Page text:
Changes in the Number of Farms in Poland Under Transition
 
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Publish date: 2010-02-28
 
Gospodarka Narodowa 2010;237(1-2):89–108
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ABSTRACT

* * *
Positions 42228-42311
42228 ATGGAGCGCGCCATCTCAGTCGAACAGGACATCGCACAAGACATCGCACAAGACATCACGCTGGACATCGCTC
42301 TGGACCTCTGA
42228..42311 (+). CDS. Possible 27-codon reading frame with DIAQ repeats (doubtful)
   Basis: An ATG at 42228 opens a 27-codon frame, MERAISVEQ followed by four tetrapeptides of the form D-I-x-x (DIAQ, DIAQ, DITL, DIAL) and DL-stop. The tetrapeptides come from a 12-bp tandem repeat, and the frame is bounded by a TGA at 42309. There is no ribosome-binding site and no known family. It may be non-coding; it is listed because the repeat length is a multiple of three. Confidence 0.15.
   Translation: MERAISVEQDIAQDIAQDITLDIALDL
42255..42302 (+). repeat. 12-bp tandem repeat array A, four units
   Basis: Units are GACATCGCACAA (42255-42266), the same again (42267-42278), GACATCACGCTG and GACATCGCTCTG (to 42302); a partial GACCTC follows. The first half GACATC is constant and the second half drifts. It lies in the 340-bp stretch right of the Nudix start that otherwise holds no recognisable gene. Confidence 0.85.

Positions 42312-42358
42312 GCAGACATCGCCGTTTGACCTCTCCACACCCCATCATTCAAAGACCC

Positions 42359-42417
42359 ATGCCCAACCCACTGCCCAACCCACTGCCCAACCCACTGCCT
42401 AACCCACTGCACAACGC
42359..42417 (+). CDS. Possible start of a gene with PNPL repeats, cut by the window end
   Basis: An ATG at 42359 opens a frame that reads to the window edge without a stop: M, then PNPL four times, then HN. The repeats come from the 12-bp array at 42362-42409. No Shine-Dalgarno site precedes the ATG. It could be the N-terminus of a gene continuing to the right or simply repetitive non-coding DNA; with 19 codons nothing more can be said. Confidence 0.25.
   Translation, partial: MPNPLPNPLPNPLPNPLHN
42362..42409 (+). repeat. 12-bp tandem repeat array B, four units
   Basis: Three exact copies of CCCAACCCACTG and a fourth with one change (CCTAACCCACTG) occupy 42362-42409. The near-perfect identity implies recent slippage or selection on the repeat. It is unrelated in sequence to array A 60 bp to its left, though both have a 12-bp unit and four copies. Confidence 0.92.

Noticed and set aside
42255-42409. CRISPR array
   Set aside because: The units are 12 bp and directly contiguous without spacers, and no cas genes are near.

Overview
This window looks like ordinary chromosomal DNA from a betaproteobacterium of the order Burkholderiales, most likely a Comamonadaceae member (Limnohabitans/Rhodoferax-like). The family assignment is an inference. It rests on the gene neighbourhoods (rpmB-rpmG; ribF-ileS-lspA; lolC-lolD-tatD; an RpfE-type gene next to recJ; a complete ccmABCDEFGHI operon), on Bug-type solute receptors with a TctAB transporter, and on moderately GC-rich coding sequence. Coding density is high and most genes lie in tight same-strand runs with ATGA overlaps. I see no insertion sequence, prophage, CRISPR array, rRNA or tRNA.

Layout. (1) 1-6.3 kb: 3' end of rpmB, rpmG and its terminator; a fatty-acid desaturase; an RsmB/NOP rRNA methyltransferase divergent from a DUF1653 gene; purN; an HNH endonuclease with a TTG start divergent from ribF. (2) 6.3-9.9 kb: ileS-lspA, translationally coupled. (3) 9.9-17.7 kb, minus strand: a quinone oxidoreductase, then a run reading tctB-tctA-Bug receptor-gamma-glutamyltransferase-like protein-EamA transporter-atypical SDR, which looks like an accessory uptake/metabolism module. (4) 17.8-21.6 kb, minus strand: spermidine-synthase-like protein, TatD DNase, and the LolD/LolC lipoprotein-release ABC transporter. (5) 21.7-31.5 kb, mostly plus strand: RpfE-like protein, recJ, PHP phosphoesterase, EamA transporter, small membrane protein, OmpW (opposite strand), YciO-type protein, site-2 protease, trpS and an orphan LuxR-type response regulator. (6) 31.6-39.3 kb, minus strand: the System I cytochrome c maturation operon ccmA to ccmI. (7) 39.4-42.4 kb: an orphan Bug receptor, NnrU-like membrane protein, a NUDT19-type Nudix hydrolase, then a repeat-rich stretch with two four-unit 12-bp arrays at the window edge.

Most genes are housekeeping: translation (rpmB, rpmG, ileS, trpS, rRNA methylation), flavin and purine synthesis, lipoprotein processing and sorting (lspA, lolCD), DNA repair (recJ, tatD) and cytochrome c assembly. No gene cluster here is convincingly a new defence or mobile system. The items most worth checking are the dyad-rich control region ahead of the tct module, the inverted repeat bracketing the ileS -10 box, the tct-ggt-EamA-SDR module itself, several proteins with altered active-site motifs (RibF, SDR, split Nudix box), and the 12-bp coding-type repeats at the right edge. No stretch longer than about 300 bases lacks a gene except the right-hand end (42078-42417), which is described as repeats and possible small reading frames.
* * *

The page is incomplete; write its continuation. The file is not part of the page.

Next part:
The paper sets out to identify the key factors behind changes in the number of farms in Poland during the country’s transition to a market economy. More than 1.2 million farms abandoned agricultural production at the time, according to Fałkowski. Despite this, an excessive fragmentation and overpopulation of farms are still believed to be the key barriers to the development of Polish agriculture, the author says. The paper uses data collected during censuses in rural areas in 1996 and 2002. The research is based on two methods, descriptive analysis and econometric analysis based on what are called probit models and the Heckman procedure. The results obtained by the author show that farms in areas with a less favorable agrarian structure and a positive balance of migration displayed a greater tendency to abandon agricultural production. Access to nonagricultural sources of incomes, in turn, slowed down the outflow of farmers to other sectors of the economy, Fałkowski says. This process is important for agricultural policy makers because it contradicts the popular belief that programs for the diversification of agricultural incomes have a positive influence on the rate of structural changes, Fałkowski concludes.
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